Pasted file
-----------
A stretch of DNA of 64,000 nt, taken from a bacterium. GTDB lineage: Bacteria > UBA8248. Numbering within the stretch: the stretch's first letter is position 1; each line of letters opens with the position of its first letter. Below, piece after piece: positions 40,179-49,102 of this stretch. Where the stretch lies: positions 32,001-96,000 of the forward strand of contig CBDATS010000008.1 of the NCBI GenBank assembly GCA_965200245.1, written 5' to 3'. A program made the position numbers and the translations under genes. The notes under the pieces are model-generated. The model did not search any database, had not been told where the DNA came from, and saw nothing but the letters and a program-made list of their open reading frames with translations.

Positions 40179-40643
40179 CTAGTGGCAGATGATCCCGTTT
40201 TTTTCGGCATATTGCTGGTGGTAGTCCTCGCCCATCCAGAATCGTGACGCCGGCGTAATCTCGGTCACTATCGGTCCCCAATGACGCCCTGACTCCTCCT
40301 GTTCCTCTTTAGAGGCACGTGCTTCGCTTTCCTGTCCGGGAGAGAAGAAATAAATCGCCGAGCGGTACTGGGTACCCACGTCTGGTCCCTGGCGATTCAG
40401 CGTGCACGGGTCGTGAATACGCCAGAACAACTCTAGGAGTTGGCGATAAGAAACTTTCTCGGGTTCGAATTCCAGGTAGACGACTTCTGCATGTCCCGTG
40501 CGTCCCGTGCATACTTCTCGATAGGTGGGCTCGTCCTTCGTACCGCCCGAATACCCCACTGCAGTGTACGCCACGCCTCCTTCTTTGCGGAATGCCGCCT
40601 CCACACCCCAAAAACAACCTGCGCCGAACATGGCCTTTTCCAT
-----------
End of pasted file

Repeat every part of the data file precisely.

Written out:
A stretch of DNA of 64,000 nt, taken from a bacterium. GTDB lineage: Bacteria > UBA8248. Numbering within the stretch: the stretch's first letter is position 1; each line of letters opens with the position of its first letter. Below, piece after piece: positions 40,179-49,102 of this stretch. Where the stretch lies: positions 32,001-96,000 of the forward strand of contig CBDATS010000008.1 of the NCBI GenBank assembly GCA_965200245.1, written 5' to 3'. A program made the position numbers and the translations under genes. The notes under the pieces are model-generated. The model did not search any database, had not been told where the DNA came from, and saw nothing but the letters and a program-made list of their open reading frames with translations.

Positions 40179-40643
40179 CTAGTGGCAGATGATCCCGTTT
40201 TTTTCGGCATATTGCTGGTGGTAGTCCTCGCCCATCCAGAATCGTGACGCCGGCGTAATCTCGGTCACTATCGGTCCCCAATGACGCCCTGACTCCTCCT
40301 GTTCCTCTTTAGAGGCACGTGCTTCGCTTTCCTGTCCGGGAGAGAAGAAATAAATCGCCGAGCGGTACTGGGTACCCACGTCTGGTCCCTGGCGATTCAG
40401 CGTGCACGGGTCGTGAATACGCCAGAACAACTCTAGGAGTTGGCGATAAGAAACTTTCTCGGGTTCGAATTCCAGGTAGACGACTTCTGCATGTCCCGTG
40501 CGTCCCGTGCATACTTCTCGATAGGTGGGCTCGTCCTTCGTACCGCCCGAATACCCCACTGCAGTGTACGCCACGCCTCCTTCTTTGCGGAATGCCGCCT
40601 CCACACCCCAAAAACAACCTGCGCCGAACATGGCCTTTTCCAT